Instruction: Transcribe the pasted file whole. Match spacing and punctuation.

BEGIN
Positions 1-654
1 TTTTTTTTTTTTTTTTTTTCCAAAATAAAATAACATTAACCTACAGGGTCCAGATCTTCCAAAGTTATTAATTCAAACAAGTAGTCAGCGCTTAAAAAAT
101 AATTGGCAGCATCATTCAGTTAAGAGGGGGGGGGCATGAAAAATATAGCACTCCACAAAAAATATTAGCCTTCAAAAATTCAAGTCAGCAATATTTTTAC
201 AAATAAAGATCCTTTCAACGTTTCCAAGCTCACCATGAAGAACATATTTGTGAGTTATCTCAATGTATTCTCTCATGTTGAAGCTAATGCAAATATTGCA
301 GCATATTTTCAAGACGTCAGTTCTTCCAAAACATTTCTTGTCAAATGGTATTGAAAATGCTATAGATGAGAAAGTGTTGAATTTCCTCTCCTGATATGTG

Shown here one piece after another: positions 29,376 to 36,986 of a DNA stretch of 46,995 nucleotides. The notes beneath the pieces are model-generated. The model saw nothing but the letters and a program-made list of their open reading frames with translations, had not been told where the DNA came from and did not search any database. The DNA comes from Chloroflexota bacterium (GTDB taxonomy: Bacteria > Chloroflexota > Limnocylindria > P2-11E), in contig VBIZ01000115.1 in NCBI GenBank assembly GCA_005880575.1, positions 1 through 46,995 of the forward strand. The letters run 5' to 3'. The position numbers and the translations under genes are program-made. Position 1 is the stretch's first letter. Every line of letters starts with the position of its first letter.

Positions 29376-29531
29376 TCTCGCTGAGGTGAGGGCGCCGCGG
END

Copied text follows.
Positions 1-654
1 TTTTTTTTTTTTTTTTTTTCCAAAATAAAATAACATTAACCTACAGGGTCCAGATCTTCCAAAGTTATTAATTCAAACAAGTAGTCAGCGCTTAAAAAAT
101 AATTGGCAGCATCATTCAGTTAAGAGGGGGGGGGCATGAAAAATATAGCACTCCACAAAAAATATTAGCCTTCAAAAATTCAAGTCAGCAATATTTTTAC
201 AAATAAAGATCCTTTCAACGTTTCCAAGCTCACCATGAAGAACATATTTGTGAGTTATCTCAATGTATTCTCTCATGTTGAAGCTAATGCAAATATTGCA
301 GCATATTTTCAAGACGTCAGTTCTTCCAAAACATTTCTTGTCAAATGGTATTGAAAATGCTATAGATGAGAAAGTGTTGAATTTCCTCTCCTGATATGTG

Shown here one piece after another: positions 29,376 to 36,986 of a DNA stretch of 46,995 nucleotides. The notes beneath the pieces are model-generated. The model saw nothing but the letters and a program-made list of their open reading frames with translations, had not been told where the DNA came from and did not search any database. The DNA comes from Chloroflexota bacterium (GTDB taxonomy: Bacteria > Chloroflexota > Limnocylindria > P2-11E), in contig VBIZ01000115.1 in NCBI GenBank assembly GCA_005880575.1, positions 1 through 46,995 of the forward strand. The letters run 5' to 3'. The position numbers and the translations under genes are program-made. Position 1 is the stretch's first letter. Every line of letters starts with the position of its first letter.

Positions 29376-29531
29376 TCTCGCTGAGGTGAGGGCGCCGCGG